Maryville Junior High student sets school record in science fair
By Matthew Stewart | (email@example.com)
A Maryville Junior High School eighth-grader has set school history.
Erin Grimm, daughter of Hoy and Lisa Grimm, recently won the Southern Appalachian Science and Engineering Fair’s behavioral and social sciences category and placed second overall in the junior division. It’s the best finish in school history.
Grimm is eligible to compete in the national competition. She plans to complete an application process in an effort to secure one of the 30 finalist spots.
“I’ve been here eight years, and I’ve never had a project this unique,” said teacher Jessica Clark. “Judges are looking for something like it. She’s got a really good chance of going (to the national competition). It’s definitely not the norm.”
The eighth-grader’s project, which was titled “Maximizing Retail Profit: Gangnam Style,” addressed consumer biases. She spent a month conducting research, reading Dan Ariely’s “Predictably Irrational: The Hidden Forces That Shape Our Decision” and numerous research papers from Stanford University and University of Michigan. The eighth-grader’s father helped locate research materials and reviewed each paper’s arguments with her.
Grimm produced and distributed two product flyers — a control flyer with product prices and a second flyer with additional product information, such as editor’s choice, reduced price and free scarf with the purchase of a T-shirt — to adults and children. She then asked them to answer several questions, including the two best products and two worst products.
Grimm discovered that the flyer with additional information increased sales by 171 percent. “They weren’t even much better deals. They only saved $3 on the T-shirt.”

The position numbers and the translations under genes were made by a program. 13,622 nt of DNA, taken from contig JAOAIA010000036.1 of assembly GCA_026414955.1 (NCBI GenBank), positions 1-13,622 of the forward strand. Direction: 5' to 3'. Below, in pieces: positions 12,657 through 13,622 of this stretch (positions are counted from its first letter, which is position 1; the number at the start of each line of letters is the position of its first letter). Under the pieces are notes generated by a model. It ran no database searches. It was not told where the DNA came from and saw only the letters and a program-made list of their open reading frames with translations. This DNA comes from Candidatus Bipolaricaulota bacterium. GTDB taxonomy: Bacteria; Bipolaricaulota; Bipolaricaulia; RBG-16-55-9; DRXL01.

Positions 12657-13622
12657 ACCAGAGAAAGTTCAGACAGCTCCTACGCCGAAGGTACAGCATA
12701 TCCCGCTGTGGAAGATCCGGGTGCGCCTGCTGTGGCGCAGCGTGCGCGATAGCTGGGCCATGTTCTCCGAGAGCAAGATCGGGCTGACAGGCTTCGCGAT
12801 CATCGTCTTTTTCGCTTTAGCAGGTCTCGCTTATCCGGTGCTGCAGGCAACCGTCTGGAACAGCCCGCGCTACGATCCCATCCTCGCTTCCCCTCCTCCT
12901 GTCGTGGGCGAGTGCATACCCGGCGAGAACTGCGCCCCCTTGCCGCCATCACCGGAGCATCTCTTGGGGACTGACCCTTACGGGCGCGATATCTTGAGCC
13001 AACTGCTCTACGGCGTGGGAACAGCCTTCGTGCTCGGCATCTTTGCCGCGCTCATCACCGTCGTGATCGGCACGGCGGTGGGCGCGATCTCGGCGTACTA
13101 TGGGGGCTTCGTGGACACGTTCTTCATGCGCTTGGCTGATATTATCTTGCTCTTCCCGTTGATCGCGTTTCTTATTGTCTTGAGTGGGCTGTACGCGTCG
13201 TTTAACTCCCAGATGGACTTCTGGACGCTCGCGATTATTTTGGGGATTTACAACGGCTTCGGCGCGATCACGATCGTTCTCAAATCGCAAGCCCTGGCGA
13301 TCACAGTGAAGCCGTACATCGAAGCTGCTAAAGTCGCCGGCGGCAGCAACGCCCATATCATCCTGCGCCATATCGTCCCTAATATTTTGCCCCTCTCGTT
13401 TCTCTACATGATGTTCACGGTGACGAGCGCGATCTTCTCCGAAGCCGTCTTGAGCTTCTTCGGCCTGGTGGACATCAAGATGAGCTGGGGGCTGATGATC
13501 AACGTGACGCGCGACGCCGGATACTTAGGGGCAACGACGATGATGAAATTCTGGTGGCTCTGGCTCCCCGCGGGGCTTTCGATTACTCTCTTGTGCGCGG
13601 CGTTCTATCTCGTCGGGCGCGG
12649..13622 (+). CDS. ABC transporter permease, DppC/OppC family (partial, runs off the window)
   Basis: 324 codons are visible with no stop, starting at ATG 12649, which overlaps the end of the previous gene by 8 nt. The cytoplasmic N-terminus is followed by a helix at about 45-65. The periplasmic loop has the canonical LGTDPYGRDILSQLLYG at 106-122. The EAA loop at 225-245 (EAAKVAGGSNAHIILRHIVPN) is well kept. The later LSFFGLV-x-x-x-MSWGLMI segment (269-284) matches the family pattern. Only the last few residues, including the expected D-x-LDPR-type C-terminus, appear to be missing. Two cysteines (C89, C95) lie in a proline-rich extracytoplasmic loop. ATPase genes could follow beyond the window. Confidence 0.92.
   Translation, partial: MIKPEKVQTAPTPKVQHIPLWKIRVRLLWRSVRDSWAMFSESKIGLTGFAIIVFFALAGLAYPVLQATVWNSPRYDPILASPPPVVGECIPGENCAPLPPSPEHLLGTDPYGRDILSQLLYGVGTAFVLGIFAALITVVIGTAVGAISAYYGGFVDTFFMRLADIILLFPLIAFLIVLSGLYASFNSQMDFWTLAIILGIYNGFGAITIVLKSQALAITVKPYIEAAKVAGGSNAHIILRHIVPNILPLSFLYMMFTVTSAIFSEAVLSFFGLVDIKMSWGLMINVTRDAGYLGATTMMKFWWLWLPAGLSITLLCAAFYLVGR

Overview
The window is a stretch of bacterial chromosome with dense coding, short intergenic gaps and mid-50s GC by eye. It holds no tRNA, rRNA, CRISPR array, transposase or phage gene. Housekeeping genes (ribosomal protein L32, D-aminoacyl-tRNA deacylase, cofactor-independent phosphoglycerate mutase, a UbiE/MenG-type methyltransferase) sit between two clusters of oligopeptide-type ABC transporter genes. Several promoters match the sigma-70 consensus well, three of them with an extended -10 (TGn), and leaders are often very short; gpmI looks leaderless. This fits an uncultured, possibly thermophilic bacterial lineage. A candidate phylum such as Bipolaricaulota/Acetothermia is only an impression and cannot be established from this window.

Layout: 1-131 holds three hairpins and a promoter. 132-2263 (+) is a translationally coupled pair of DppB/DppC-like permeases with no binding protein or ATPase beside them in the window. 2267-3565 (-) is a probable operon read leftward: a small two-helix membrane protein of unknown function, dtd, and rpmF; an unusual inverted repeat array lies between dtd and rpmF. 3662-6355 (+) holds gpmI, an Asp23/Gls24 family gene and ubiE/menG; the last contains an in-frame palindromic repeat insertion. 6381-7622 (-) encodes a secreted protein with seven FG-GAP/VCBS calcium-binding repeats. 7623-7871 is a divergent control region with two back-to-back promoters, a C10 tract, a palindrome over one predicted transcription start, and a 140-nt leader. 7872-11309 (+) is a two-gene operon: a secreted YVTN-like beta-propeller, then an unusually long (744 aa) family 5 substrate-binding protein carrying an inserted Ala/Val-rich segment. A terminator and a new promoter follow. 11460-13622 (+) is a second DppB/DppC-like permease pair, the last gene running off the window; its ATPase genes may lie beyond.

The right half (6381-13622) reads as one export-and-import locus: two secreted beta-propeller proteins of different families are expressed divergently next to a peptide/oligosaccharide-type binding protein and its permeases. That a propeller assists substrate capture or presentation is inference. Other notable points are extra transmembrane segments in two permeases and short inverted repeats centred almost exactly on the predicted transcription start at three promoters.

During the recent Southern Appalachian Science and Engineering Fair, the eighth-grader was required to defend and explain the project. She met with nine event judges.
“I was very nervous at first,” Grimm said. “It’s tough getting judged, but I got used to the questions after awhile. I was able to answer a lot of different types of questions by relating them to real life.”
She was also honored to win second place. “I found out that my hard work can pay off. It’s also nice to win and make school history. I’m glad that I’ve set the bar higher for future students. I’d like to see Maryville become a powerhouse and hear other students talking about their desire to beat us.”
“She’s been very humble about this whole thing,” Clark said. “She hasn’t wanted to admit that she’s a studious, smart girl.”
Eight students receive awards
All eighth-grade honors students worked on the project between September and January, she said. They completed work at home, turning in assignments along the way.
Maryville Junior High School sent 12 students to the Southern Appalachian Science and Engineering Fair, Clark said. Eight students received some sort of prize.
“I always tell the kids that being smart and doing the right thing pays,” she said. “After the science fair, she (Grimm) told the kids, ‘It actually does,’ and showed them her check.”
Grimm received $125 for winning second place. She’s currently considering whether to compete next year, as senior division champions win a $1,000 scholarship to the college of their choice.
The eighth-grader is already considering her college options.
She would like to major in interior design, marketing or economics at the Savannah College of Art and Design or Stanford University.